Links: Profiles in courage, pornography floods Parler

Christmas trees in the East Room of the White House in Washington Nov. 30 (CNS/Reuters/Kevin Lamarque)

Christmas trees in the East Room of the White House in Washington Nov. 30 (CNS/Reuters/Kevin Lamarque)

by Michael Sean Winters

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At Politico, a report on Gabriel Sterling, the Republican appointee who is voting systems manager for the Georgia Secretary of State's office. Sterling, rightly, is defending the integrity of the elections just conducted and, unlike most Republican officeholders, condemning President Donald Trump's questioning of that integrity. If he can do it, why can't Sen. Mitch McConnell? Sterling earns my nomination for the Kennedy Library's "Profiles in Courage" award.

The Rev. Dr. Martin Luther King Jr. famously said, "The arc of the moral universe is long, but it bends toward justice." Sometimes it bends faster than others. The Washington Post reports that the rightwing alternative to Twitter, Parler, has been besieged with advertising for pornography sites. Couldn't happen to a nicer group of conservatives.

At HuffPost, some on the far left criticize former President Barack Obama because he explained why slogans like "Defund the police" are counter-productive. If four years of Trumpian backlash was not enough to convince everyone on the left to listen to someone like Obama who won two national elections, will anything?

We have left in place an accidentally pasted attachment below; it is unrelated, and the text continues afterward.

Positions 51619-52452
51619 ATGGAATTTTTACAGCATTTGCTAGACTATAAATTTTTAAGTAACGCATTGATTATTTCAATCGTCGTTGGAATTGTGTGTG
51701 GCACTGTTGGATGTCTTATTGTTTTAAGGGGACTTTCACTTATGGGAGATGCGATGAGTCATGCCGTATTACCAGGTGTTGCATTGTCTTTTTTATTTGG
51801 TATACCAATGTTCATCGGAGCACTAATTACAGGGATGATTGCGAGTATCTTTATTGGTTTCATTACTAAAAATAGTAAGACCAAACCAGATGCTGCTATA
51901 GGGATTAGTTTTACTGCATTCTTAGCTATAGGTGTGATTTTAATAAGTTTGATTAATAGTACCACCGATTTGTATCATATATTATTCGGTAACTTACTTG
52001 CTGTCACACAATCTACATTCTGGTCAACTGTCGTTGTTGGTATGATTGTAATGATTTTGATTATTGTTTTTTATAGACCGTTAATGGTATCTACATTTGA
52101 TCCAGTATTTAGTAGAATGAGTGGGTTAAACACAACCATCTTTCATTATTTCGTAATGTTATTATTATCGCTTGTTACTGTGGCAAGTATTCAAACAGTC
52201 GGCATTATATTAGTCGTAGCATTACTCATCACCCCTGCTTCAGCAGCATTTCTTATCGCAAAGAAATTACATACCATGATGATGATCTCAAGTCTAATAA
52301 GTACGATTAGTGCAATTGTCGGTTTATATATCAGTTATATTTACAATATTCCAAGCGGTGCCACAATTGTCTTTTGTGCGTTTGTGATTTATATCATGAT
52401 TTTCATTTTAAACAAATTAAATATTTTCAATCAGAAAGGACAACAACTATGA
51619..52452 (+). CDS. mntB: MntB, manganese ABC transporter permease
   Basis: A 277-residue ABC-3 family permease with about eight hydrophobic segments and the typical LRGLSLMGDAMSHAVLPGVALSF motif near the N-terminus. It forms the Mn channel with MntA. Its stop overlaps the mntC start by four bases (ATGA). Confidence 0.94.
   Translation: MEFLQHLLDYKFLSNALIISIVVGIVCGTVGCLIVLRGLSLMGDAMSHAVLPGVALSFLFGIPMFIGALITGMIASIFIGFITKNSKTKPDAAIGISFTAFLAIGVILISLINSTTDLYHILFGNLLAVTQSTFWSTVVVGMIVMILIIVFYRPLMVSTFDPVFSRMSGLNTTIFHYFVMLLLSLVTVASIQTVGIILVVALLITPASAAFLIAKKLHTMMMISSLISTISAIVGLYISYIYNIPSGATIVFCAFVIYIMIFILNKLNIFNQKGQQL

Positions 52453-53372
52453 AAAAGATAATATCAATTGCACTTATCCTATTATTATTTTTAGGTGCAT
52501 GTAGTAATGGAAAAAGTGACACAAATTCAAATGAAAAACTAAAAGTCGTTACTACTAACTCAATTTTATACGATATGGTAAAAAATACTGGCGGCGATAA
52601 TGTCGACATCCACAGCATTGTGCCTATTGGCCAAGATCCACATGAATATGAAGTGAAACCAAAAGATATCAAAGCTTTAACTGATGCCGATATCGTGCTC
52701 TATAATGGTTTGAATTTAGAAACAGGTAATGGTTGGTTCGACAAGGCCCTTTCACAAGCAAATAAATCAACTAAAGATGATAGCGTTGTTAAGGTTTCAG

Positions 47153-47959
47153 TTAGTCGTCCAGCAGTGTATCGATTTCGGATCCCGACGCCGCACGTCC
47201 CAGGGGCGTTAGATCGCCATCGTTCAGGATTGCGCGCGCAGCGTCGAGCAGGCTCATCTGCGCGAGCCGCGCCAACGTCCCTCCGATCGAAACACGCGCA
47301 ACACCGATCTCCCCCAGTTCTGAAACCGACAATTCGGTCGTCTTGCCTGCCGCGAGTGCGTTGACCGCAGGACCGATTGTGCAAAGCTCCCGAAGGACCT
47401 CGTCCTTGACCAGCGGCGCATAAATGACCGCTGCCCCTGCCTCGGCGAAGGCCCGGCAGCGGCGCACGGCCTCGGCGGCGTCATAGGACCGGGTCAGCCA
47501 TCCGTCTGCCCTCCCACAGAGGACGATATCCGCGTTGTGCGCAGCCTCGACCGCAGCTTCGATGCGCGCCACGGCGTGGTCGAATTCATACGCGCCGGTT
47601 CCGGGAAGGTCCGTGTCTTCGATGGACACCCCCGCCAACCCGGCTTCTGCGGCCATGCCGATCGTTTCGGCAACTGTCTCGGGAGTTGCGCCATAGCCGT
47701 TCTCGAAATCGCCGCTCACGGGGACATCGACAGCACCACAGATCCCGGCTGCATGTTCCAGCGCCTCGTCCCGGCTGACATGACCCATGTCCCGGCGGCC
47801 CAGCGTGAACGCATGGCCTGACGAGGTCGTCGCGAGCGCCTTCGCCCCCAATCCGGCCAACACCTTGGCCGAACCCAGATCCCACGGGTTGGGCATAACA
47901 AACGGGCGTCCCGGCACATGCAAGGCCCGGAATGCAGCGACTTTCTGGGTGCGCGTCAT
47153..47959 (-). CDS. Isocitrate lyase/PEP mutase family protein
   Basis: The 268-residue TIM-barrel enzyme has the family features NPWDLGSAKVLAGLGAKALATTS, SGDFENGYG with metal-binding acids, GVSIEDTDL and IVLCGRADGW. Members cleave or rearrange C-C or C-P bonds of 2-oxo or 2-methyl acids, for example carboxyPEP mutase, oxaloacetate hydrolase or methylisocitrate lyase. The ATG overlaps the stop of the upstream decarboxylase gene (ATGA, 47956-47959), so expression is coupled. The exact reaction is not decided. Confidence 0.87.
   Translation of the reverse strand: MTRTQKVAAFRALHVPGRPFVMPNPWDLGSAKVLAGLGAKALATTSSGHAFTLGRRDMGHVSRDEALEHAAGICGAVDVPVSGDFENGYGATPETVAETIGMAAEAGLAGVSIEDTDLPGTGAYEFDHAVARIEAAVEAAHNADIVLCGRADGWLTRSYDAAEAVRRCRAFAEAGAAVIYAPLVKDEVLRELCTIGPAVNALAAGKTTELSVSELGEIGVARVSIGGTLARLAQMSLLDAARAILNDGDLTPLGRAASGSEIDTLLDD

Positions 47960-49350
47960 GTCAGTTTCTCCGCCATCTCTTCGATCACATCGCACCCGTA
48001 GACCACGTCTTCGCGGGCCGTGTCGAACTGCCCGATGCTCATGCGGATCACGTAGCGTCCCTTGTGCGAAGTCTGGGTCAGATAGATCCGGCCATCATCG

At Slate, Heather Schwedel looks at four years of First Lady Melania Trump's Christmas decorations at the White House. Hilarious, especially in light of the leaked conversations in which the first lady told her friend Stephanie Winston Wolkoff: "I'm working ... my a** off on the Christmas stuff, that you know, who gives a f*** about the Christmas stuff and decorations? But I need to do it, right?" All the travails of being first lady to the worst president in history. She can cry all the way to the bank.

From Bloomberg opinion, a Navy ship in the Pacific took down an intercontinental ballistic missile, ending the strategic doctrine known as "mutually assured destruction." In 1972, the Anti-Ballistic Missile Treaty between the U.S. and the Soviet Union barred the deployment of missile defense systems, leaving both nations open to the other's attack. I remember my college foreign policy professor describing the doctrine: "Two men, each with their heads in a guillotine, face each other, holding the cord to the other's knife." It was always immoral, but it was also enormously stable. Now it is no more. I am not sure I feel safer.

From Working-Class Perspectives, Timothy Strangleman writes about class consciousness at Durham University in the United Kingdom, and the recent formation of a Working-Class Students Association. We may think we Americans do not have these issues because of the central role meritocracy plays in our culture. Don't kid yourself: If you send your kid to an Ivy League school, he or she might not get a great education, but they will make connections that will serve them for the rest of their lives.

Monday, I was happy to be a guest on the Colin McEnroe show on WNPR. We discussed President-elect Joe Biden's Catholicism and Washington Cardinal Wilton Gregory. The segment before mine featured Frank Rich discussing why he thinks the GOP will learn nothing from Trump's electoral loss, and that is well worth a listen, too. Here is the link.

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